Category Archives: Franklin Research Center

Rubenstein Library 2016-2017 Travel Grant Award Winners

The Rubenstein Library’s three research center annually award travel grants to undergraduate and graduate students, faculty, and independent scholars through a competitive application process. Congratulations to this year’s recipients, we look forward to working with all of you!

Sallie Bingham Center for Women’s History and Culture

Jason Ezell, Ph.D. candidate, American Studies, University of Maryland, “Queer Shoulders: The Poetics of Radical Faerie Cultural Formation in Appalachia.”

Margaret Galvan, Ph.D. candidate, English, The Graduate Center, CUNY, “Burgeoning zine aesthetics in the 1980SLA2053s through the censored Conference Diary from the controversial Barnard Sex Conference (1982).”

Kirsten Leng, assistant professor, Women, Gender, Sexuality Studies, University of Massachusetts Amherst, Breaking Up the Truth with Laughter: A Critical History of Feminism, Comedy, and Humor.

Linda Lumsden, associate professor, School of Journalism, University of Arizona, The Ms. Makeover:  The survival, evolution, and cultural significance of the venerable feminist magazine.

Mary-Margaret Mahoney and Danielle Dumaine, Ph.D. candidates, history, University of Connecticut, for a documentary film, Hunting W.I.T.C.H.: Feminist Archives and the Politics of Representation (1968-1979, and present).

Jason McBride, independent scholar, for the first, comprehensive and authorized biography of Kathy Acker.

Kristen Proehl, assistant professor, English, SUNY-Brockport, Queer Friendship in Young Adult Literature, 1850-Present.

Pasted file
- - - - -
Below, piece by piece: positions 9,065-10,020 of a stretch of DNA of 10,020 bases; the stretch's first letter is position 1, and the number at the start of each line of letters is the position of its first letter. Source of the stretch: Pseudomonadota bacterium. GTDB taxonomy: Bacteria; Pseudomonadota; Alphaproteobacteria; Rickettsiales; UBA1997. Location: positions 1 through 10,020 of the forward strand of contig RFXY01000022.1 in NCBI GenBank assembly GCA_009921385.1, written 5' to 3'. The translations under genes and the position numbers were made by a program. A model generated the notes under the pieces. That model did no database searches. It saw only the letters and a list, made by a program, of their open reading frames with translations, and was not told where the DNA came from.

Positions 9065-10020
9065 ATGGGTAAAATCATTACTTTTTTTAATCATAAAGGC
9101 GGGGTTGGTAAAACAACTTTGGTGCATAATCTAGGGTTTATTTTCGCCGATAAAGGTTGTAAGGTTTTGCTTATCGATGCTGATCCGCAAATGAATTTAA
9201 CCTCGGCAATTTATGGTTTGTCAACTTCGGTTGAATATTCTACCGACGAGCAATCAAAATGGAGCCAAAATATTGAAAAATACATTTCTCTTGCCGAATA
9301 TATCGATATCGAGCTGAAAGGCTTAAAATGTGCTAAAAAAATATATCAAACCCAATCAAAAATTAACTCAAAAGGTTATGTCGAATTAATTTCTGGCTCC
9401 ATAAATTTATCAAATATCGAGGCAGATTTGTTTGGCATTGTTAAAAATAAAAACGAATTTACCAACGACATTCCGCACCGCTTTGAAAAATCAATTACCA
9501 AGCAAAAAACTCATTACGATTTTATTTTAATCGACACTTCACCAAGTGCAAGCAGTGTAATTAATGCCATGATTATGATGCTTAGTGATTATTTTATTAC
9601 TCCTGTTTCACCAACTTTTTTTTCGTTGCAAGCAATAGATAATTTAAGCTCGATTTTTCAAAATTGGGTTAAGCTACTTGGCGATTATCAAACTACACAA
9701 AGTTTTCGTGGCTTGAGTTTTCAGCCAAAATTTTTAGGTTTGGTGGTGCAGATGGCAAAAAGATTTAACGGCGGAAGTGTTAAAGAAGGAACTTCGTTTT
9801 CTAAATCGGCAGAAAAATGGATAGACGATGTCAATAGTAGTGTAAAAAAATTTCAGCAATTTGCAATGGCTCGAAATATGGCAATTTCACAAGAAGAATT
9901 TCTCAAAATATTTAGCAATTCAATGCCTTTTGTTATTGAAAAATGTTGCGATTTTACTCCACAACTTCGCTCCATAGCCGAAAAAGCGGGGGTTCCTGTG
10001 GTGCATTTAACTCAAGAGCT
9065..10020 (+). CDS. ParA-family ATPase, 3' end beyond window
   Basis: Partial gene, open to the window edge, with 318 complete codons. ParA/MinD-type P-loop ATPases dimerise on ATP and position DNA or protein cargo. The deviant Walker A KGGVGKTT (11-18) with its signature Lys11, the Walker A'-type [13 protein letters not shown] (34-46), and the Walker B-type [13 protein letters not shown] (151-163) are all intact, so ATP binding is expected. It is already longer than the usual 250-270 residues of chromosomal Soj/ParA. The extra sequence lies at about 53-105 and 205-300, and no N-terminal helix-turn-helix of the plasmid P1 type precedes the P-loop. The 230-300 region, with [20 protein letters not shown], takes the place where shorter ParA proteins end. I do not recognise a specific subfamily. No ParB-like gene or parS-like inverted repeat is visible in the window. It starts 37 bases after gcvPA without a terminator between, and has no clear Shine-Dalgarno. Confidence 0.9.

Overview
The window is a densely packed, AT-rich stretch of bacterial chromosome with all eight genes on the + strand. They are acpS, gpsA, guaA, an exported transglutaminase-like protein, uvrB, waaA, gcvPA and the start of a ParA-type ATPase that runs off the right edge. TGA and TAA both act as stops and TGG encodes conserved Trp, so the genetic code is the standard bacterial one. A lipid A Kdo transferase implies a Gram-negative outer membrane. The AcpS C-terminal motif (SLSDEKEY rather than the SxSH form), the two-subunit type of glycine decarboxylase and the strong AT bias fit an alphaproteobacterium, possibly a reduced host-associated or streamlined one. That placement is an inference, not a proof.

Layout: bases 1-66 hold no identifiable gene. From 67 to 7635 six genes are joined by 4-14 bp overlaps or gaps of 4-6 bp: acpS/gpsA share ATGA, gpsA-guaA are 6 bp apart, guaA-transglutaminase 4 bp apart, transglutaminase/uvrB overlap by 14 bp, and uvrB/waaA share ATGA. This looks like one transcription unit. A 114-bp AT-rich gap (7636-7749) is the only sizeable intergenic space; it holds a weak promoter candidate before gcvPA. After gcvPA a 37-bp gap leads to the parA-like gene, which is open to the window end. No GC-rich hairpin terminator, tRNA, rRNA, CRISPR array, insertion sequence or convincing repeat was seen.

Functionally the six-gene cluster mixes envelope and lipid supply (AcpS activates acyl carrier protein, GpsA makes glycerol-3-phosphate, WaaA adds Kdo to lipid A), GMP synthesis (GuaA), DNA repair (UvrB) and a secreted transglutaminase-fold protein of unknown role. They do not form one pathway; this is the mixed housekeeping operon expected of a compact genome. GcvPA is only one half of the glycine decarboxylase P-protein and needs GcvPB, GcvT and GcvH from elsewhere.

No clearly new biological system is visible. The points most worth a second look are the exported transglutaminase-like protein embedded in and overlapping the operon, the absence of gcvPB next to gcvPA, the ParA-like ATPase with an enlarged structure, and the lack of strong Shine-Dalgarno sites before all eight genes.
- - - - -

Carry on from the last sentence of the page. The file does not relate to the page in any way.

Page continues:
Yung-Hsing Wu, associate professor, English, University of Louisiana at Lafayette, Closely, Consciously Reading Feminism.

History of Medicine Collections –

Cecilio Cooper, PhD candidate in African American Studies, Northwestern University, for dissertation research on “Phantom Limbs, Fugitive Flesh: Slavery + Colonial Dissection.”

Sara Kern, PhD candidate in History & Women’s, Gender, and Sexuality Studies, Penn State University, for dissertation work on “Measuring Bodies, Defining Health: Medicine, Statistics, and Civil War Legacy in the Nineteenth-Century America.”

Professor Kim Nielsen, Disability Studies & History, University of Toledo, for research on her book, The Doctress and the Horsewhip, a biography of Dr. Anna B. Ott (1819-1893).

 

John Hope Franklin Research Center –

Beatrice Adams, Rutgers University – Why African Americans remained in the American South during the Second Great Migration.

Erik McDuffie, University of Illinois at Urbana-Champaign – Garveyism in the Diasporic Midwest: The American Heartland and Global Black Freedom, 1920Come and Join us Brothers1-1980

Gretchen Henderson, Georgetown University – A narrative and libretto for an opera rooted in African American slavery and history entitled CRAFTING THE BONDS

Maria Montalvo, Rice University – All Could Be Sold: Making and Selling Enslaved People in the Antebellum South (1813-1865)

Nick Witham, University College London, Institute of the Americas – “The Popular Historians: American Historical Writing and the Politics of the Past, 1945-present”

John W. Hartman Center for Sales, Advertising and Marketing History –

FOARE Fellowship for Outdoor Advertising Research:

Dr. Francisco Mesquita, Fernando Pessoa University, Portugal, “Billboard Graphic Production and Design Analysis”

John Furr Fellowship for JWT Research:

Jeremiah Favara, University of Oregon, “An Army of Some: Recruiting for Difference and Diversity in the U.S. Military”

 Alvin Achenbaum Travel Grants:

Faculty:

Megan Elias, Borough of Manhattan Community College, “Be His Guest: Conrad Hilton and the Birth of the Hospitality Industry”

Sarah Elvins, Department of History, University of Manitoba, “Advertising, Processed Foods, and the Changing Notions of Skill in American Home Baking, 1940-1990”

Students:

Alison Feser, Anthropology, University of Chicago, “After Analog: Photochemical Life in Rochester, New York”

Spring Greeney, Environmental History, University of Wisconsin-Madison, “Line Dry: And Environmental History of Doing the Wash, 1841-1992”